Typhoon Haiyan Devastates the Philippines

Typhoon Haiyan: On the Road to Recovery Six Months After the Storm

Six months after Typhoon Haiyan carved its deadly and destructive path through the central Philippines and forcibly displaced 4 million Filipinos, the area is like a big construction site as people get on with rebuilding their flattened homes as well as their lives. Many have moved into renovated homes while thousands of those who fled to cities like Cebu and Manila have returned home. But large numbers still live in tents or former evacuation centres; full recovery is still some way off and many people need help. UNHCR is working with the government and other partners to address the challenges and find solutions for the displaced. The refugee agency has provided assistance to more than 600,000 people, distributing shelter materials and household items, including solar-powered lanterns in areas where there is still no electricity. UNHCR is also supporting a government-led mobile civil registration project to give 100,000 people continued access to social welfare, education and employment. Photographer Jeoffrey Maitem marked the six-month milestone by visiting communities recovering from Typhoon Haiyan.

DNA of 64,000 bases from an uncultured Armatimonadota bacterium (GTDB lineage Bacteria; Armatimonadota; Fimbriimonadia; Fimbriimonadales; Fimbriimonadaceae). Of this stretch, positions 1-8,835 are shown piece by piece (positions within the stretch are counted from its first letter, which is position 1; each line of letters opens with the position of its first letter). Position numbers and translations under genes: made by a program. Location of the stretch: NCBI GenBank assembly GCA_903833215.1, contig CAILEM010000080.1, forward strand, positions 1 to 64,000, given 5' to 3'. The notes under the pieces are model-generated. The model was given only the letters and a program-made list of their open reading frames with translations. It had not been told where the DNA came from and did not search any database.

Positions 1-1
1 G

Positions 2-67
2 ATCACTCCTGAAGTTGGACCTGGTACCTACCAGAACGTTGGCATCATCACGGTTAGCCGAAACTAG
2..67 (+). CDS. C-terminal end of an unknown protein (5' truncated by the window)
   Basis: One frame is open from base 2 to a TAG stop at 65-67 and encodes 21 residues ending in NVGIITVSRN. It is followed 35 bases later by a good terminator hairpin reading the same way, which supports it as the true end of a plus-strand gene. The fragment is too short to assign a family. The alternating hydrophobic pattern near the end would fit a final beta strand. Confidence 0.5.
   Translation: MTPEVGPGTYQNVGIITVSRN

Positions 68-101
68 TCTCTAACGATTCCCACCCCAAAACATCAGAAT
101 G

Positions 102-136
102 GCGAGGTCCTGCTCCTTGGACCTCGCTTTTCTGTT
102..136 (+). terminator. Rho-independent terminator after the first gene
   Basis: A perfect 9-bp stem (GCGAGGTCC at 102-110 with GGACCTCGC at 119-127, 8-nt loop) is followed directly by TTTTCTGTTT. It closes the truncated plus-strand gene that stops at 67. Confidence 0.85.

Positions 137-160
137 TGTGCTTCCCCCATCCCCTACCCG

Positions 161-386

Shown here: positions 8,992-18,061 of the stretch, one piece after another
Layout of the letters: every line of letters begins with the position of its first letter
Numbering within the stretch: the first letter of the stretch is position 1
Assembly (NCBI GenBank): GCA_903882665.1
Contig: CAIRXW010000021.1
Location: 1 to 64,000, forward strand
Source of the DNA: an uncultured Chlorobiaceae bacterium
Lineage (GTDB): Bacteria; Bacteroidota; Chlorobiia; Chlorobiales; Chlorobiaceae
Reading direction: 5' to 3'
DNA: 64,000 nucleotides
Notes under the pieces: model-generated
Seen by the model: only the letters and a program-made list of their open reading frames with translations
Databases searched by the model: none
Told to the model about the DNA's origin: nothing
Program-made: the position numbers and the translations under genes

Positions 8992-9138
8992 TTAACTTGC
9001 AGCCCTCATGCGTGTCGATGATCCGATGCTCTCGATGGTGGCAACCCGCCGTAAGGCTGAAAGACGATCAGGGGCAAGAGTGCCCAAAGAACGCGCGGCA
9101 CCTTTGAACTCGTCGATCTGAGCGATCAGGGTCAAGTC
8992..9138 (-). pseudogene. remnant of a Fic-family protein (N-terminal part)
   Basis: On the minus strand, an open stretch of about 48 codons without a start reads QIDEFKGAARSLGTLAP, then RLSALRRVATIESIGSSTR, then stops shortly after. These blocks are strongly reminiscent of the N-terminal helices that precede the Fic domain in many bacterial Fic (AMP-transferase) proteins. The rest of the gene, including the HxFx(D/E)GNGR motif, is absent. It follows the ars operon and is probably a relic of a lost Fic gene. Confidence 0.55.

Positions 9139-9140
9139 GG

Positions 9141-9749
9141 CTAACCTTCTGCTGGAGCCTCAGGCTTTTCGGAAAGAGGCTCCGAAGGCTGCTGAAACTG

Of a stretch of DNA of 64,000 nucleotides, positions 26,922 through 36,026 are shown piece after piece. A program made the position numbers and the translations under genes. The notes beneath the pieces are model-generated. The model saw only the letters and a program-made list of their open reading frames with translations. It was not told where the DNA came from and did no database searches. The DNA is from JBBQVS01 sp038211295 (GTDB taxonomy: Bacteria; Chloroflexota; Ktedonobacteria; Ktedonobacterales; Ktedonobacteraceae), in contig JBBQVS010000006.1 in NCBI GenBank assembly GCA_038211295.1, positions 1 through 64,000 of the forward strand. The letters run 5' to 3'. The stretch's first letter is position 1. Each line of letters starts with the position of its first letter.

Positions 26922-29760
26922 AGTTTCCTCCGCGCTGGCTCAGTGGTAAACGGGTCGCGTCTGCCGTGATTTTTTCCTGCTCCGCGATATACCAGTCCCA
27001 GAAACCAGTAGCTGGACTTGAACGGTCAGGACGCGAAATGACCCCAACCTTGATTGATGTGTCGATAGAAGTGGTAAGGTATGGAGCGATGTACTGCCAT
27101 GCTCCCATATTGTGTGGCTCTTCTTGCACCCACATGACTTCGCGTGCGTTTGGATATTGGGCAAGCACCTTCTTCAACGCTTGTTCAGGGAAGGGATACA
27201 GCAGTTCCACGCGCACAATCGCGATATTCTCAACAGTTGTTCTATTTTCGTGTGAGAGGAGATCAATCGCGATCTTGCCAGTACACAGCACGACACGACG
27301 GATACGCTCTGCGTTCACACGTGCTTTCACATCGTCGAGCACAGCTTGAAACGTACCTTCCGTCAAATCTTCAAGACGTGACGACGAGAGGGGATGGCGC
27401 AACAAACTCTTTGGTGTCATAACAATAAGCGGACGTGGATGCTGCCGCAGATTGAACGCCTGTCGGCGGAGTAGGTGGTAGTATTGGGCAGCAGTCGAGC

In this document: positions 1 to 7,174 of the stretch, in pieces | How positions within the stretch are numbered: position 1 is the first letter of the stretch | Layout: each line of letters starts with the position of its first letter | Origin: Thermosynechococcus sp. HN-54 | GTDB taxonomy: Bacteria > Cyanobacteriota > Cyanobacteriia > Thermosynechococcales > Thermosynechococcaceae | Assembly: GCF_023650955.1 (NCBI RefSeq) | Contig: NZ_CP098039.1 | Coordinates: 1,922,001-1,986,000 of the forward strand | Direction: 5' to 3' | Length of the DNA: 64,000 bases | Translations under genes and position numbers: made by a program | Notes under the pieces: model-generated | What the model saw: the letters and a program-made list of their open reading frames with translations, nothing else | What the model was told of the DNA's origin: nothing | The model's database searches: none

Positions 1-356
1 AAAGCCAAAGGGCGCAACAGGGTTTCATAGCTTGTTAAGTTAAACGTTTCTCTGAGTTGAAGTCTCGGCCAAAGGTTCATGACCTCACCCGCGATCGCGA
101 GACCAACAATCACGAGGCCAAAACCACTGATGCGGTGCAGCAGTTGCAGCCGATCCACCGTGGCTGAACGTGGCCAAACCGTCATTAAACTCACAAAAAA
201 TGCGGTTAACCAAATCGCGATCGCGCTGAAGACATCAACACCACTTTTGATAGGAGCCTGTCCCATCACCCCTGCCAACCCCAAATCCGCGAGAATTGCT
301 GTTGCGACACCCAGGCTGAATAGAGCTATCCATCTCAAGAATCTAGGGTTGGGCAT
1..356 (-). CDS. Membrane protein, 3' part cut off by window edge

Typhoon Haiyan: On the Road to Recovery Six Months After the Storm